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The President of the Republic at Põlva on June 1, 2001

Estonia Remembers

We have gathered here today so that no one could break the blue cornflower of Estonia again. We have not gathered here to weep, not even to mourn, but we have gathered here so that also all the people in the Põlva County whom the communist power tried to humiliate, to deprive of their homes, of their language, their thoughts, their relatives, their parents, their children; all those who have escaped this grinder alive, could see how many of us are still alive, and so that we could draw strength and trust from each other's company. We are not looking into the past to have tears in our eyes. Our hearts are weeping as it is - we will never forget all those who were left there far away, but still we are looking into the past, first of all because we want to prevent such atrocities from happening in Estonia ever again, so that our spirit, our will to resist would be stronger also at times when fortune is not too friendly to us. And above all, we have gathered here today to be proud that so many of us are still here, despite everything. And to rejoice that the feeling that has brought us together today is so strong here under beautiful old pine trees, and to look into the future. To look into the future where Estonia is and shall be independent, and where today's Estonia, which is not too wealthy, will be just as wealthy and proud as the Estonia that faced its destiny in 1938, in 1939, unaware that the path of destiny was taking our people into World War II. That the frontline, which is a war in itself, would go over Estonia twice, and that those battles on the frontline would not be the real war against the people of Estonia; the real war was the one held at peacetime, at night, when the rest of the world was safely asleep in their beds - this war was held stealthily, fearfully, and had to remain secret.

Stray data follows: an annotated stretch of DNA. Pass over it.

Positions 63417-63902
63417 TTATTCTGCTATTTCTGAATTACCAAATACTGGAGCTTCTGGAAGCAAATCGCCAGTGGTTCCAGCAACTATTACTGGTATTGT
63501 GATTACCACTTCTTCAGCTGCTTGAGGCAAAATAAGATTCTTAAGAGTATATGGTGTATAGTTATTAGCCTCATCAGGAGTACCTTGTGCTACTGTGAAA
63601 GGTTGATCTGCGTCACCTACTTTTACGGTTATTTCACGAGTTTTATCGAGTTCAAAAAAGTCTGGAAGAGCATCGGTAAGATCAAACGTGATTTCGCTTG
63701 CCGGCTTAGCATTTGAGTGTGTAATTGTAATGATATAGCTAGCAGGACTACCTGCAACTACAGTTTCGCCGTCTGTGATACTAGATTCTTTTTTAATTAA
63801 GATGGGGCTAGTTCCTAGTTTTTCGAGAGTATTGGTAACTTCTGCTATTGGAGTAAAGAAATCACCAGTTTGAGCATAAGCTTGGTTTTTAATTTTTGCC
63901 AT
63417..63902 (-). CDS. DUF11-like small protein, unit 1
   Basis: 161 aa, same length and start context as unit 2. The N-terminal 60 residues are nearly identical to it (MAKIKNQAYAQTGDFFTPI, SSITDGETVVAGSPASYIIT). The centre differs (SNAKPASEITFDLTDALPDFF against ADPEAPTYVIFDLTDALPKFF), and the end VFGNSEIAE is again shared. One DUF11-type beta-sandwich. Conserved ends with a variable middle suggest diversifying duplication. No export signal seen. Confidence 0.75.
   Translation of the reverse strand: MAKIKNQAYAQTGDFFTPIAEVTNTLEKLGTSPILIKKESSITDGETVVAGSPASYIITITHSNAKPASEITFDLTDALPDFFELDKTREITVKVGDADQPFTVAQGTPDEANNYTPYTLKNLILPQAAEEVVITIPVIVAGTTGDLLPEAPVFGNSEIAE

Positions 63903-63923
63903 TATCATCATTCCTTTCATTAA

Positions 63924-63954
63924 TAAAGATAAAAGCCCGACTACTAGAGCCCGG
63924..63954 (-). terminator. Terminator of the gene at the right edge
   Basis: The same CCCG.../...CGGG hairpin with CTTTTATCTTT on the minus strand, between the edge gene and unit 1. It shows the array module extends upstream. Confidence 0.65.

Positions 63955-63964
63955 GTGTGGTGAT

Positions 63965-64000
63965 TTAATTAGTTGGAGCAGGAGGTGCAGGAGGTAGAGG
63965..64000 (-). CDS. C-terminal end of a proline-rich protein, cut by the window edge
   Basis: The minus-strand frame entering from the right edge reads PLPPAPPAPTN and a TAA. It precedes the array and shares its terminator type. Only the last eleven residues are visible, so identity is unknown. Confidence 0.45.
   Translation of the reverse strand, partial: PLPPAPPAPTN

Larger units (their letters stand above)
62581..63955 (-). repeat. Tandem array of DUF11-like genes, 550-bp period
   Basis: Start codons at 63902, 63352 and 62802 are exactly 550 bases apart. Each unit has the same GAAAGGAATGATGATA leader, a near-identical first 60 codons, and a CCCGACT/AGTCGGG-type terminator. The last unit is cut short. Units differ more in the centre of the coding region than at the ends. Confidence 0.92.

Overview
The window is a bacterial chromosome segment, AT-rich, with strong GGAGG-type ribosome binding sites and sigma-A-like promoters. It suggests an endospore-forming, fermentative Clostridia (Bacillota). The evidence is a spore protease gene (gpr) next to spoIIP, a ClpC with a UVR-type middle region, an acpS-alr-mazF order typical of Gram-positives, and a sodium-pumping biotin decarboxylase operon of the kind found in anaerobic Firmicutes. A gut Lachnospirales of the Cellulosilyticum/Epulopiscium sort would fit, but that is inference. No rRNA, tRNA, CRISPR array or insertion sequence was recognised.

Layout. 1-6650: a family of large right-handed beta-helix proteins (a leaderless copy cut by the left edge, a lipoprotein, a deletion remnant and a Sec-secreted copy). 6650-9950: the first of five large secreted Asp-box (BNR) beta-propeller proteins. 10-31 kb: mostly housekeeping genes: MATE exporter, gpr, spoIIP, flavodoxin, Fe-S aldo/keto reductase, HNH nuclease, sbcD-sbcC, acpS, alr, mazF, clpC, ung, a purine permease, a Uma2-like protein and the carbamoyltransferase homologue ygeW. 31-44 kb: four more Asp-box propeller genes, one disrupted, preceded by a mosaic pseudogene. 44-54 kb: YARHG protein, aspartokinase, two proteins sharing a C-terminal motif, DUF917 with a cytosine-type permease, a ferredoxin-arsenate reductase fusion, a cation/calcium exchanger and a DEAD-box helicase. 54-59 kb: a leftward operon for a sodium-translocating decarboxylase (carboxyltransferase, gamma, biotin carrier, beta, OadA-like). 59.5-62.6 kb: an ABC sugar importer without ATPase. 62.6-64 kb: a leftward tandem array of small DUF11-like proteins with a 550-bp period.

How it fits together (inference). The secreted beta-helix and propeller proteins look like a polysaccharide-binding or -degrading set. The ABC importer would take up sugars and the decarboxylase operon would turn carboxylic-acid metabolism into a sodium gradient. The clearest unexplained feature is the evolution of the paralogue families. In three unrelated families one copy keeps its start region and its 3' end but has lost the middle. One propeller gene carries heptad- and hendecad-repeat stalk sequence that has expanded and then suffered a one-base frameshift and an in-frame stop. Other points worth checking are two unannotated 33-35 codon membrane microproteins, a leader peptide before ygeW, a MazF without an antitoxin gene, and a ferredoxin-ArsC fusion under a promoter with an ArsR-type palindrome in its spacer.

Dear friends, each and every one of you has his or her memories, and I am infinitely grateful that these memories are alive in you. I would like to evoke these memories, to commit them to paper, to make them into beautiful sentences and pages, so that we could tell the people of Estonia about our tough experiences; and not only that - we could then also tell about it to all the other peoples, who do not know what one of the smallest nations of Europe has had to experience, to what extremes some big countries have gone to humiliate the Estonians, to make farm hands out of our farm owners. Many efforts have indeed been made to force Estonians to walk in fear, silence, and obedience.